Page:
Cooperatives and supply periods

The Code usually requires all milk supply agreements to specify the supply period, including a definite end date. However, if the processor is a cooperative and the farmer is a member of that cooperative, the parties may enter into an agreement that continues until it is terminated or the farmer ceases to be a member of the cooperative.

The milk supply agreement still has to comply with all other requirements in the Code, including the requirement to provide a minimum price for the entire supply period.

For the purposes of some obligations, the supply period is treated as if it is 90 days or longer. A processor who wishes to enter into milk supply agreements without a specified end date should seek legal advice on whether they are likely to be a cooperative for the purposes of the Code.

Collective bargaining

Collective bargaining is an arrangement where two or more businesses (including farmers) come together to negotiate with another party, such as a processor, over terms, conditions and prices. A group of farmers may sometimes appoint a representative, such as an industry association, to act on its behalf in the negotiations.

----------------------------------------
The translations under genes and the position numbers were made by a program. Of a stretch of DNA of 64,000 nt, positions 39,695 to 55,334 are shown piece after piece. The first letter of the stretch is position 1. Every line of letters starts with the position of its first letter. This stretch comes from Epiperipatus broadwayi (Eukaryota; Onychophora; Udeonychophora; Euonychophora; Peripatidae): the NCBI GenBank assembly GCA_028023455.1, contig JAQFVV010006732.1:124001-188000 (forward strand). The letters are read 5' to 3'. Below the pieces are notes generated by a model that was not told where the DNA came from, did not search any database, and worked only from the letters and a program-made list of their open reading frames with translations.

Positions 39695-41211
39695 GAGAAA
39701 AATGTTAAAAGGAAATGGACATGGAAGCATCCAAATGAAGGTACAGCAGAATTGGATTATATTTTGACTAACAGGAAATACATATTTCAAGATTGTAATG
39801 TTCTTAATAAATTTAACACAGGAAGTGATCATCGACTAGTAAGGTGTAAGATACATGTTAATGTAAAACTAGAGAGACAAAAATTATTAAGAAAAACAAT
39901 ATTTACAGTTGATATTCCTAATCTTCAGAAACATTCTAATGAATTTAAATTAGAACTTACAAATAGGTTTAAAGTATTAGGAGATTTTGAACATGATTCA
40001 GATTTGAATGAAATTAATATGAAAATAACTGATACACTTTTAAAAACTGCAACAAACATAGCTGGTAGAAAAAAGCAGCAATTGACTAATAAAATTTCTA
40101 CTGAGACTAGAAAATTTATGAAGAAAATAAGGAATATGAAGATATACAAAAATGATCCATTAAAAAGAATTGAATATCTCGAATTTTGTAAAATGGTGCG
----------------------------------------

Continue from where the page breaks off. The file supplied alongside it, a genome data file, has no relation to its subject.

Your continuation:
Farmers who are considering entering into a collective bargaining arrangement should consider the ACCC’s Small business collective bargaining guidelines.

Potential breaches and penalties

Farmers should be conscious that without ACCC approval prior to commencing negotiations, collective bargaining risks breaching the Competition and Consumer Act 2010.

The potential penalties for breaching these provisions are significant. Maximum penalties for each contravention by a corporation are the greater of $10 million, three times the value of any benefit obtained by the corporation or (if the value of the benefit cannot be determined) 10 per cent of annual turnover.

Collective bargaining and compliance with the Code

In some circumstances a collective bargaining arrangement may be required to comply with the Code. For example, if a collective bargaining agreement involves the collective bargaining entity purchasing milk from farmers in the first instance to then pool and sell to a processor.

Accordingly, parties should seek legal advice about the application of the Code and the Competition and Consumer Act 2010 to their collective bargaining arrangements.

Examples

The following table explains whether the Code applies in example situations.

Example

Application of the Code

Joan is a dairy farmer who sells her milk to a processor with an annual aggregated turnover of less than $10 million.

Some parts of the Code will not apply to either Joan or the processor because the processor is a small business entity. Both parties will still be required to act in good faith.

John sells his milk to a retail store that is not a small business. The retail store contracts a processor to process the milk.

The Code will apply to the milk supply agreement between John and the retail store. The Code will not cover the contract between the retail store and processor.

James sells his milk to a processor that is not a small business, under a three-year contract, which was signed on 1 July 2019 and expires on 1 July 2022.

The Code will apply from the earlier of:

  • 1 January 2021
  • when the contract is renewed or varied.

More information

Dairy code of conduct